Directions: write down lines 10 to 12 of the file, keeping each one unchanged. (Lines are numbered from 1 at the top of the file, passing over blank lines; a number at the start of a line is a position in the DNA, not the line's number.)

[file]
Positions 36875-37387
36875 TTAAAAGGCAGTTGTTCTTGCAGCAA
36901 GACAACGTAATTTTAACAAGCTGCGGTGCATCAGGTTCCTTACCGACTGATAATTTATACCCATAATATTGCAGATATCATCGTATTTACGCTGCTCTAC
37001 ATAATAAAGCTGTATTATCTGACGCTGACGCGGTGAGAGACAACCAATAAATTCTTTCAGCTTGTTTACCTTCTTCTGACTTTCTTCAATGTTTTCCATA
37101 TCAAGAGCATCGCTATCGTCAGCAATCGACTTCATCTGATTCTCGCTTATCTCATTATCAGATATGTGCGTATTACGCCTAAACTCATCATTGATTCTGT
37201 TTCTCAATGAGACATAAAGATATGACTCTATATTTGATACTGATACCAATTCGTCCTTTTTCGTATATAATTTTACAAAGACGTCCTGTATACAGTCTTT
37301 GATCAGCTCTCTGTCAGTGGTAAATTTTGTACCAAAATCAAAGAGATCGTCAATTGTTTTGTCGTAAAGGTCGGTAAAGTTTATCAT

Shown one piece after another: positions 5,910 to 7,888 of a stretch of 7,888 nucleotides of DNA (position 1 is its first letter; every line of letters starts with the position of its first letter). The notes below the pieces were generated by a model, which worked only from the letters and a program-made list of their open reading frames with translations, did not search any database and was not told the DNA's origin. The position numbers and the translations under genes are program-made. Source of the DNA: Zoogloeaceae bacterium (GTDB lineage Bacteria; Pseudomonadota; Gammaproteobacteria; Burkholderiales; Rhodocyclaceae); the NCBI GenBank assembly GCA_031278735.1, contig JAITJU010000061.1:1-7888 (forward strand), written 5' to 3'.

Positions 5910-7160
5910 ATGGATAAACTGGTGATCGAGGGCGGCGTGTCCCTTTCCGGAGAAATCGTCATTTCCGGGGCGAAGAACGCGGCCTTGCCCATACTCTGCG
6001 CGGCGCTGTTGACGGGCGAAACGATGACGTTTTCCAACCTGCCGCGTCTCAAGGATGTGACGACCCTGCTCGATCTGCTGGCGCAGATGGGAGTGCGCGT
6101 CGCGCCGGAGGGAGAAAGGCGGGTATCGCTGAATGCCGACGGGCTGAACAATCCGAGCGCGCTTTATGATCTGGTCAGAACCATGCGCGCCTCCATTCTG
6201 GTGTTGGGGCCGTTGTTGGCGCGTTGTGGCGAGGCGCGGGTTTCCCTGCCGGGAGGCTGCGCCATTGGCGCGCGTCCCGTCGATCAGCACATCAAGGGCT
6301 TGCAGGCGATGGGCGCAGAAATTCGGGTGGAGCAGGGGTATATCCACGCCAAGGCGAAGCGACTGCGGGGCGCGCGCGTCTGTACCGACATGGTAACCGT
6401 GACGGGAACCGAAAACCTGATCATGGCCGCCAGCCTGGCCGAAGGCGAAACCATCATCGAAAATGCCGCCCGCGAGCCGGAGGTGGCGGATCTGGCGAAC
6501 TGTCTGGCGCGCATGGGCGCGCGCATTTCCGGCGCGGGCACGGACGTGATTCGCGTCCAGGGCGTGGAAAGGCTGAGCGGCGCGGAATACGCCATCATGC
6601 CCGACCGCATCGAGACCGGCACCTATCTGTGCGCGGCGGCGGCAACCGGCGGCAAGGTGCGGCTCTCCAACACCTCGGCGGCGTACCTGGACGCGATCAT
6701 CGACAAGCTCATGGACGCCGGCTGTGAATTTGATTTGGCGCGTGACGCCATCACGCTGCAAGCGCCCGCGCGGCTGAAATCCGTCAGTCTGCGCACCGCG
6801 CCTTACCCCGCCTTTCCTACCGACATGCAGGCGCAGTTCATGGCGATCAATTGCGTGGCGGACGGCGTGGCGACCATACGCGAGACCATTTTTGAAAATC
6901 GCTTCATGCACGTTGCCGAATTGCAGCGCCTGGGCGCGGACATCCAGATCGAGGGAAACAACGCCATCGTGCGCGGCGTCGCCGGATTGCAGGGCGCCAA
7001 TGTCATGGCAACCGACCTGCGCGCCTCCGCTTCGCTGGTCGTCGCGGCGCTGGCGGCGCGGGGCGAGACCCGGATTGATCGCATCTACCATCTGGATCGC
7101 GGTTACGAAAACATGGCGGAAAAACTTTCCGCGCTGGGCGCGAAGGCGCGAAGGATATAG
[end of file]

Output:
5910 ATGGATAAACTGGTGATCGAGGGCGGCGTGTCCCTTTCCGGAGAAATCGTCATTTCCGGGGCGAAGAACGCGGCCTTGCCCATACTCTGCG
6001 CGGCGCTGTTGACGGGCGAAACGATGACGTTTTCCAACCTGCCGCGTCTCAAGGATGTGACGACCCTGCTCGATCTGCTGGCGCAGATGGGAGTGCGCGT
6101 CGCGCCGGAGGGAGAAAGGCGGGTATCGCTGAATGCCGACGGGCTGAACAATCCGAGCGCGCTTTATGATCTGGTCAGAACCATGCGCGCCTCCATTCTG